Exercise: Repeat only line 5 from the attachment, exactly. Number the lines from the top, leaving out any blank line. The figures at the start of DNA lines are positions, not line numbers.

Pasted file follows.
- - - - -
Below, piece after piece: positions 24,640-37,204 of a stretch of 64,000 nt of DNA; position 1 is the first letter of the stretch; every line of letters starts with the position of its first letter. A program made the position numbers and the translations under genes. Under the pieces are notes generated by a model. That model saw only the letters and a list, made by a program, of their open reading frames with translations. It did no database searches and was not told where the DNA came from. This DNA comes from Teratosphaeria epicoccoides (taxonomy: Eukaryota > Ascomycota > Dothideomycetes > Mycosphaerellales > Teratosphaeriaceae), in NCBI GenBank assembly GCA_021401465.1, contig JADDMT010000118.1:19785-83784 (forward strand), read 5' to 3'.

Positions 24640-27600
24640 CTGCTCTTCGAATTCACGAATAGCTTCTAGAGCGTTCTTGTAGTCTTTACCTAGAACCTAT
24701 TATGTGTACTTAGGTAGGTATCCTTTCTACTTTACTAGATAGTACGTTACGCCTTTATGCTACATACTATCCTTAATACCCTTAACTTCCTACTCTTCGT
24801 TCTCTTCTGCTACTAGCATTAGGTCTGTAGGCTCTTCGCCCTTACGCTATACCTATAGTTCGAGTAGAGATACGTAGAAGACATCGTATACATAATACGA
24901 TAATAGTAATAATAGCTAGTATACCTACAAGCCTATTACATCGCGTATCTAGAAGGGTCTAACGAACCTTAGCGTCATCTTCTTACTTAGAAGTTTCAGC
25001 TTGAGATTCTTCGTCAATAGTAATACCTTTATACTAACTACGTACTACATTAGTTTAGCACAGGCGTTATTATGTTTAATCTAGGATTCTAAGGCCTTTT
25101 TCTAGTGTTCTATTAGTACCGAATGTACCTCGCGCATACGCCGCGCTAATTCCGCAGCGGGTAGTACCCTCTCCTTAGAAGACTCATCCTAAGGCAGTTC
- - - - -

24801 TCTCTTCTGCTACTAGCATTAGGTCTGTAGGCTCTTCGCCCTTACGCTATACCTATAGTTCGAGTAGAGATACGTAGAAGACATCGTATACATAATACGA